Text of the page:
Amazon confirmed on Tuesday that it will build two new headquarters in New York City and Northern Virginia while also adding a smaller site in Nashville that will deal with operations and logistics.
The company said it would invest $5 billion and create more than 50,000 jobs across the two new headquarters, with another 5,000 jobs at the Nashville location. State and local leaders celebrated landing Amazon’s HQ2, which the company had made the subject of a fierce 14-month competition among cities across the country. But critics, as they have throughout the process, again questioned the wisdom of giving tax breaks to the tech behemoth, and they voiced concerns about the effects Amazon’s arrival could have on lower-income residents and on neighborhood housing prices.
“Why the hell are U.S. cities spending tens of billions of dollars to steal jobs from one another in the first place?” asks The Atlantic’s Derek Thompson.
The government incentives Amazon said it received add up to about $2.2 billion over the next decade or more.
Long Island City, New York: Amazon said it will receive $1.525 billion in direct incentives based on creating 25,000 jobs in Long Island City, including a refundable tax credit of up to $1.2 billion “calculated as a percentage of the salaries Amazon expects to pay employees over the next 10 years” and a $325 million cash grant from Empire State Development based on the square footage of buildings it occupies.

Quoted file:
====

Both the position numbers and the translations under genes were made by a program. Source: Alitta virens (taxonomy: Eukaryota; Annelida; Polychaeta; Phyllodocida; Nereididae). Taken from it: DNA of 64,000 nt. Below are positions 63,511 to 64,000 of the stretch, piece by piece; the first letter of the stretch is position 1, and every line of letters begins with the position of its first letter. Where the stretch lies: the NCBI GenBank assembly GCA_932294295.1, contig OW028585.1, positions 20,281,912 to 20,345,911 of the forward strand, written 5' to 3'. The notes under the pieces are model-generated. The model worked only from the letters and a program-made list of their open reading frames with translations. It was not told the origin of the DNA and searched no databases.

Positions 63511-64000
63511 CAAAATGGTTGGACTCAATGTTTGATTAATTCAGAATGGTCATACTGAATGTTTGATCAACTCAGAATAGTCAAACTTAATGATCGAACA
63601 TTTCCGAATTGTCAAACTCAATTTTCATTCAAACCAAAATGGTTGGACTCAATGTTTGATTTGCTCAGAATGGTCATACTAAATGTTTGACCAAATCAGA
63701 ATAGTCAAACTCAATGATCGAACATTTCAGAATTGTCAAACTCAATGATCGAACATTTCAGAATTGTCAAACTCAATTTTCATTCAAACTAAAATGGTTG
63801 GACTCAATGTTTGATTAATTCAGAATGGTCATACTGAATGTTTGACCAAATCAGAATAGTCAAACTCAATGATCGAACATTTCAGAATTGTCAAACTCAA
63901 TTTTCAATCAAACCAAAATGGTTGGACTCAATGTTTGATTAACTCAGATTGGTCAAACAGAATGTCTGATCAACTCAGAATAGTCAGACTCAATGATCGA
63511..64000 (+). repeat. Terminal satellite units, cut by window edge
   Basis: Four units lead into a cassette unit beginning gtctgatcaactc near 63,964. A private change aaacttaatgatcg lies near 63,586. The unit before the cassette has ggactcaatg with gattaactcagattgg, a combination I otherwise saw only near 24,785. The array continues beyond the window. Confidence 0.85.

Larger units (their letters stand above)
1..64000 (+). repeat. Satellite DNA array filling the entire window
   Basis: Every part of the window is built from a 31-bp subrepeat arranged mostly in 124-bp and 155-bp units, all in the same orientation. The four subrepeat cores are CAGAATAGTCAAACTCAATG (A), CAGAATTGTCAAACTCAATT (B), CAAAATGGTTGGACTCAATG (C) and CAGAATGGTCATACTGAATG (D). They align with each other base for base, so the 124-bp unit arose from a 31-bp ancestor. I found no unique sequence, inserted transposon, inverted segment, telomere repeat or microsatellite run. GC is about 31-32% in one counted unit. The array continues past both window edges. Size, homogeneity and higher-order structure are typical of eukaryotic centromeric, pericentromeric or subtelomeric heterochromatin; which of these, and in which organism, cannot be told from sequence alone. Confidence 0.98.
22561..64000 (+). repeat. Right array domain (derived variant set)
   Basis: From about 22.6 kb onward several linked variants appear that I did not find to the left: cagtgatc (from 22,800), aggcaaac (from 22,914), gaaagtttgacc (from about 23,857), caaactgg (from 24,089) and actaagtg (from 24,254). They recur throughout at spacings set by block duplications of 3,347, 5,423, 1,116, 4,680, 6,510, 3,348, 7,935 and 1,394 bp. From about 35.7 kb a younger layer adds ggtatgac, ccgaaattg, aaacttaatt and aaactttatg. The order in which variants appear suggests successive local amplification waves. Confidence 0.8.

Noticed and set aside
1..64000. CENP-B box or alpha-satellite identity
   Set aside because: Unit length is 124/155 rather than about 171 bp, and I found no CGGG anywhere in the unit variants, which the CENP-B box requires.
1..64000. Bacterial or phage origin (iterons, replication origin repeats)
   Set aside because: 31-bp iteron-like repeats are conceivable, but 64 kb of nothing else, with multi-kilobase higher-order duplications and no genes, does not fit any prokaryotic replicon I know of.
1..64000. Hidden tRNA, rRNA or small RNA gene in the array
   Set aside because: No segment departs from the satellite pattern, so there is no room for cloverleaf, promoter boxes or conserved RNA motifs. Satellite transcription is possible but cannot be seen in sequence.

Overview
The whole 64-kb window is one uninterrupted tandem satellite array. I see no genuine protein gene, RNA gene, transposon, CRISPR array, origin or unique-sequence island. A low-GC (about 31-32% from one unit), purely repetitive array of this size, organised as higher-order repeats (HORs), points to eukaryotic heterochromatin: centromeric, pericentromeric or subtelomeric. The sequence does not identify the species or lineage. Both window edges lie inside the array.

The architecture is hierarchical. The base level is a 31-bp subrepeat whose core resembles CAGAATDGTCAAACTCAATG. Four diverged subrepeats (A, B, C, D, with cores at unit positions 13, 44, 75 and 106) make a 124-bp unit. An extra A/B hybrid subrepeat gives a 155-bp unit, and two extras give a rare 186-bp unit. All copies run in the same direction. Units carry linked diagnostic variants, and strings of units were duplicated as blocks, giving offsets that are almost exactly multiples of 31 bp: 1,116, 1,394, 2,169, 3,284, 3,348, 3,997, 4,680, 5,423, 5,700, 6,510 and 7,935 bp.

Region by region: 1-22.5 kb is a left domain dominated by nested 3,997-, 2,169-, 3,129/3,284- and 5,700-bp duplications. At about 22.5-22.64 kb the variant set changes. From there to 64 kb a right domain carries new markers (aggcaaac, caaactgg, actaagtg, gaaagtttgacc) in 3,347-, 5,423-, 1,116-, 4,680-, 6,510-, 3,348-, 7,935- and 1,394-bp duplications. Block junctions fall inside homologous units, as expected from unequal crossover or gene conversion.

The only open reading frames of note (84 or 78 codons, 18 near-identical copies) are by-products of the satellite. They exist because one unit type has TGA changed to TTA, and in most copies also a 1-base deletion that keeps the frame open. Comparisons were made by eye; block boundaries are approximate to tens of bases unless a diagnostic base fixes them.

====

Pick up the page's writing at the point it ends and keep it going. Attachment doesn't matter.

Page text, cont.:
Crystal City, Virginia: Amazon said it would receive $573 million in direct incentives, mostly based on creating 25,000 jobs with an average wage of over $150,000 over the next 12 years. The company also said that the Commonwealth of Virginia would invest $195 million in local transportation infrastructure and that Arlington would add some $28 million for infrastructure.
Virginia Gov. Ralph Northam said in a statement that he expects Amazon will create $3.2 billion in tax revenue, according to The Washington Post.
Nashville, Tennessee: Amazon said it would receive $102 million in incentives based on creating 5,000 jobs with an average wage of over $150,000.
Amazon said the incentives did not determine its new locations. "If you look at some of the proposals that were put forward by the cities that released them publicly, you can find out very quickly that incentives did not drive this process for us," spokesman Jay Carney said on CNBC. "Our number one criterion for us was the availability of existing talent and the possibility of recruiting and luring new talent to come."
Some locations that were passed over did offer more in incentives.